By Michael E. Miller
By Allie Conti
By Keegan Hamilton and Francisco Alvarado
By Jake Rossen
By Allie Conti
By Kyle Swenson
By Chris Joseph
By Michael E. Miller
Bill Wetzel fidgeted in the waiting room of the Repository, a Fort Lauderdale sperm bank, while a technician retrieved his seed from the stainless steel vessel where it had languished in deep freeze for six years.
In a scene straight out of 2001: A Space Odyssey, the technician, garbed in thick protective gloves and a plastic mask to ward against the 321-degrees-below-zero temperature, popped open the cryovault, which looks like a giant Thermos and keeps the sperm preserved in frozen slumber. Clouds of vapor swirled out of the container and a chill seeped into the room. The technician's gloved hand disappeared in the mist as he plucked out four plastic vials from their liquid nitrogen bath. He planted the vials in a cryogenic carrier, also brimming with liquid nitrogen, and handed the precious cargo over to Wetzel.
Wow, he thought, my future, my family, is in my hands.
Firmly grasping the boxlike carrier, Wetzel gingerly walked up to his beat-up Saturn outside. He seatbelted the suitcase into the passenger seat as carefully as if it were his own child and started the long drive to a Miami Lakes fertility center where the sperm would be thawed, washed, mixed with his wife's eggs, and hopefully create new life.
Nervously flipping through radio stations, he crept down Interstate 95 to Interstate 595 to Interstate 75. Thank goodness traffic was light, because Wetzel feared having a car accident and losing all that remained of his immortality. Wetzel is sterile -- has been since he contracted testicular cancer six years ago and underwent massive amounts of chemotherapy -- and the carrier contained his last drops of sperm, his only chance of producing offspring. This thought boggled Wetzel's mind, but it also filled him with wonder and gratitude. As he tooled down the road, Wetzel marveled at the technological wizardry of recent years that had both saved his life and afforded him a chance to give life. Without the chemotherapy and surgery that took the disease out of him and the sperm bank and in vitro fertilization methods that would enable his wife to conceive his child, he would not be traveling this road today.
Wetzel's journey into the outer reaches of modern medical science began in 1992. The 28-year-old was flying from his Gainesville home to Miami to visit his family for the Memorial Day weekend. A strapping, 195-pound, sandy-haired man who bench-pressed 300 pounds, Wetzel loved to jog, shoot hoops, and club-hop with his fraternity brothers from the University of Florida. He maintained a busy schedule: not only did he work full-time as a program director for the Boys & Girls Club, he also attended college part-time.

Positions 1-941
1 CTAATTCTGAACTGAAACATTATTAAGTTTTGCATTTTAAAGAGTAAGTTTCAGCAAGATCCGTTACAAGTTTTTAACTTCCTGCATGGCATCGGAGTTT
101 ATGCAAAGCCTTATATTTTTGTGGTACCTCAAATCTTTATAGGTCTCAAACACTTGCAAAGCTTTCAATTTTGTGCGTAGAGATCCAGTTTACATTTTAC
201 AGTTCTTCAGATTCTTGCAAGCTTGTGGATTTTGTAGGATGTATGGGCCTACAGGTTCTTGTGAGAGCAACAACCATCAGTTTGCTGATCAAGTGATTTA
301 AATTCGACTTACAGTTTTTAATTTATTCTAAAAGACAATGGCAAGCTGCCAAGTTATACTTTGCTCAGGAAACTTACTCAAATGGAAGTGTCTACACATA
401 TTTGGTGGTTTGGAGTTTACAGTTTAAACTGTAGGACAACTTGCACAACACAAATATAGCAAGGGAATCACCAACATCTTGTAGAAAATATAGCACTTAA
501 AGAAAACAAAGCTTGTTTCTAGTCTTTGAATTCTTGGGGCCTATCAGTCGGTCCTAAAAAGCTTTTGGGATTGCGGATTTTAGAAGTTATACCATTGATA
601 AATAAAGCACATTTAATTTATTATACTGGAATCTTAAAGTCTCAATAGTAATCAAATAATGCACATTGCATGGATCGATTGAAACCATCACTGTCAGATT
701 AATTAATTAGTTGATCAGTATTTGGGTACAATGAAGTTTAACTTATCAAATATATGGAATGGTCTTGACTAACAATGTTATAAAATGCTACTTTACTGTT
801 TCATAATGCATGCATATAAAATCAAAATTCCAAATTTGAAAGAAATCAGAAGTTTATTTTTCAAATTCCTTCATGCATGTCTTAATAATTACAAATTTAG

During the brief flight to Miami, Wetzel couldn't get comfortable: His back ached. Only later would he learn that a tumor had invaded his abdomen and now crushed his kidney; the pressurization in the cabin had somehow irritated the angry growth.
The next day, Wetzel threw up during his morning run, and the family doctor prescribed antibiotics. A few days later, Wetzel found a golf-ball-size lump in his neck. That's when fear set in. Maybe it's Hodgkin's, he thought. Cancer immediately sprang to his mind because of his mother -- she had died of ovarian cancer ten years earlier, just 18 weeks after being diagnosed.
A blood test and exam confirmed the suspicions of Wetzel's doctor, who called Wetzel's father, William Sr. Father and son were sitting on the examining table when the doctor entered the room. "You have testicular cancer," he gently told Wetzel. Then the second punch: "We have to remove your testicle."
Bill felt like all the air had been sucked out of the room, like he had just been handed a death sentence. As the doctor explained the condition, it took a few minutes for the awful news to dawn on his father. Finally it did. "Are you saying he has cancer?" the father asked.
"He very definitely has cancer," replied the doctor.
Father and son drove home in silence. But their mood picked up the next day. Researching the disease at a library, Wetzel learned the cure rate of testicular cancer -- which strikes 7500 young men between the ages of 15 and 34 in America every year -- is 95 percent. Maybe it wasn't a death sentence after all.
The news, however, turned worse. There are two types of testicular cancer -- one is slow-growing and the other is rapid-growing, almost galloping. Wetzel, unfortunately, had the second type. A CAT scan revealed it had metastasized and spread throughout his body. Tumors pillaged his abdomen, his chest, all over. Doctors rate the severity of cancer in four stages. Wetzel had stage-four cancer, the highest level. His tumor markers -- a blood test that detects the presence of tumors in testicular cancer patients -- were at 22,000. Zero to 15 is normal for a healthy person.
Dr. Pasquale Benedetto could not believe his patient did not feel worse: "This went from his testicle to his chest and from his chest to his neck. There was disease everywhere we looked." Benedetto told Wetzel he needed to get chemotherapy immediately. As he does with all his patients, Benedetto recommended Wetzel first bank sperm at the Repository.